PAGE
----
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Mol Cell Biol. 1994 Sep;14(9):6264-77.

Hypoxia induces accumulation of p53 protein, but activation of a G1-phase checkpoint by low-oxygen conditions is independent of p53 status.

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Department of Radiation Oncology, Stanford University School of Medicine, California 94305.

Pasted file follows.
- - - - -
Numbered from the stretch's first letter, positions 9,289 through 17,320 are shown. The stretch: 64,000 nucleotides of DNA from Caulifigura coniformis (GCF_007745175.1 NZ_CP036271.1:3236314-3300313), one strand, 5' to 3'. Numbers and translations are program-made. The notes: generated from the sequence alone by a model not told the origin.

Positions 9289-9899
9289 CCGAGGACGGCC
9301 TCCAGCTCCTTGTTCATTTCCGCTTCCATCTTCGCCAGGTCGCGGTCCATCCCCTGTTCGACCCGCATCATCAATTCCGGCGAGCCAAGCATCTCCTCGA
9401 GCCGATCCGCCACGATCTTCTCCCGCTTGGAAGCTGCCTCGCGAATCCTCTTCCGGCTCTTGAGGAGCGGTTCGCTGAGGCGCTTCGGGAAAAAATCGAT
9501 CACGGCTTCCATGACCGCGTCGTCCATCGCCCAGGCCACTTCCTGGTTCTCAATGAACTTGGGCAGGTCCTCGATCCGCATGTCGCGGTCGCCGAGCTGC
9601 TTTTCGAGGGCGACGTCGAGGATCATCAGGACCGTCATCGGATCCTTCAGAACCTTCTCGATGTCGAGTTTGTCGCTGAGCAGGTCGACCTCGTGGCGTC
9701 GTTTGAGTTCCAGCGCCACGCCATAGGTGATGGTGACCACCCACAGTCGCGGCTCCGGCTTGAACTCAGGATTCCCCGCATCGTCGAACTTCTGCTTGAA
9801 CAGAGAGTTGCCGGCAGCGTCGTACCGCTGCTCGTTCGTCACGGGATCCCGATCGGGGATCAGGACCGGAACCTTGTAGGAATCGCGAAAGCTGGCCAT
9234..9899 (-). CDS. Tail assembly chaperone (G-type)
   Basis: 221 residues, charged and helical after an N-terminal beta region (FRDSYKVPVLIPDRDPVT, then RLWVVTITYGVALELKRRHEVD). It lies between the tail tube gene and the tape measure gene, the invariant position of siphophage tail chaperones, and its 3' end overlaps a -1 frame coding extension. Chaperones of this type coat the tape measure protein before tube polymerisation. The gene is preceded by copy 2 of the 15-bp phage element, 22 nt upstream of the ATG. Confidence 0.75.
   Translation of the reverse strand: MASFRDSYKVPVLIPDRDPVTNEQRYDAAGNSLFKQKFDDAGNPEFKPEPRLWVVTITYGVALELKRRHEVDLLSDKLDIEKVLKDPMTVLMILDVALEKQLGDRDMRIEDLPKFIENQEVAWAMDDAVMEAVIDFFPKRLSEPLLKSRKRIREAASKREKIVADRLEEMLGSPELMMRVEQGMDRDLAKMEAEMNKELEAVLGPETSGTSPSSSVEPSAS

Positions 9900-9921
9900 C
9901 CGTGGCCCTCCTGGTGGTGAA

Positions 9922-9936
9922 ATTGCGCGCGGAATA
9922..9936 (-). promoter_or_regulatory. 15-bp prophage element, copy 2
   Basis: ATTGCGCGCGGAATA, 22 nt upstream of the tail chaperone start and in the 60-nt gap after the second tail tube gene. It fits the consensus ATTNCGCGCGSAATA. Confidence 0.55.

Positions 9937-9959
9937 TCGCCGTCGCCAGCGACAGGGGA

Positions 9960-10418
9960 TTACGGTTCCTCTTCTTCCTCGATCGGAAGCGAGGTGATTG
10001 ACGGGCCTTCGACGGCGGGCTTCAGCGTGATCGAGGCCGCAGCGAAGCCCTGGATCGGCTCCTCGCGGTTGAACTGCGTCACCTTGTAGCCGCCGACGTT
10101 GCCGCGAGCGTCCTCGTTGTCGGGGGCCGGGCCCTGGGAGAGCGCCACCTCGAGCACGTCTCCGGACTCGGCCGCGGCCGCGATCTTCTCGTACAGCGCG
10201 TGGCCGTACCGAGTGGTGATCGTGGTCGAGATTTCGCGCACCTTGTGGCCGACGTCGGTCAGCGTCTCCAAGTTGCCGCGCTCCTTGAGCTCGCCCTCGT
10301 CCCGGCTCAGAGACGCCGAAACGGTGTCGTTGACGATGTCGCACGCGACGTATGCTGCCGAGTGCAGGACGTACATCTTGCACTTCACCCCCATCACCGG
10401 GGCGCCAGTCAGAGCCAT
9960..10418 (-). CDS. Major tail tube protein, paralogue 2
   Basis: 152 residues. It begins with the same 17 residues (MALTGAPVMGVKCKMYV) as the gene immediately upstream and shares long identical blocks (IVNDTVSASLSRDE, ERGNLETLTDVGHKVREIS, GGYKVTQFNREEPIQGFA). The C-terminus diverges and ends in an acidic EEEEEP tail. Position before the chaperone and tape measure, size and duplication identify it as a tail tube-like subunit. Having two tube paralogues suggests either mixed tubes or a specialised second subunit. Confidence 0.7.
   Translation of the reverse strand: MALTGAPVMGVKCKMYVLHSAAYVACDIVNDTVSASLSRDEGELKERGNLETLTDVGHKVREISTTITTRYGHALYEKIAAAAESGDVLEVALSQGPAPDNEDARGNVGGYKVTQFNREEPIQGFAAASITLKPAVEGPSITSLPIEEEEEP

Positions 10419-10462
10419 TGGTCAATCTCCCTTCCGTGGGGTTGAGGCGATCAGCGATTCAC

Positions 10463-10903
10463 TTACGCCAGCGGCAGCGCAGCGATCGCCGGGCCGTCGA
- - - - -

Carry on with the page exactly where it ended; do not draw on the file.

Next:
It has been convincingly demonstrated that genotoxic stresses cause the accumulation of the tumor suppressor gene p53. One important consequence of increased p53 protein levels in response to DNA damage is the activation of a G1-phase cell cycle checkpoint. It has also been shown that G1-phase cell cycle checkpoints are activated in response to other stresses, such as lack of oxygen. Here we show that hypoxia and heat, agents that induce cellular stress primarily by inhibiting oxygen-dependent metabolism and denaturing proteins, respectively, also cause an increase in p53 protein levels. The p53 protein induced by heat is localized in the cytoplasm and forms a complex with the heat shock protein hsc70. The increase in nuclear p53 protein levels and DNA-binding activity and the induction of reporter gene constructs containing p53 binding sites following hypoxia occur in cells that are wild type for p53 but not in cells that possess mutant p53. However, unlike ionizing radiation, the accumulation of cells in G1 phase by hypoxia is not strictly dependent on wild-type p53 function. In addition, cells expressing the human papillomavirus E6 gene, which show increased degradation of p53 by ubiquitination and fail to accumulate p53 in response to DNA-damaging agents, do increase their p53 levels following heat and hypoxia. These results suggest that hypoxia is an example of a "nongenotoxic" stress which induces p53 activity by a different pathway than DNA-damaging agents.

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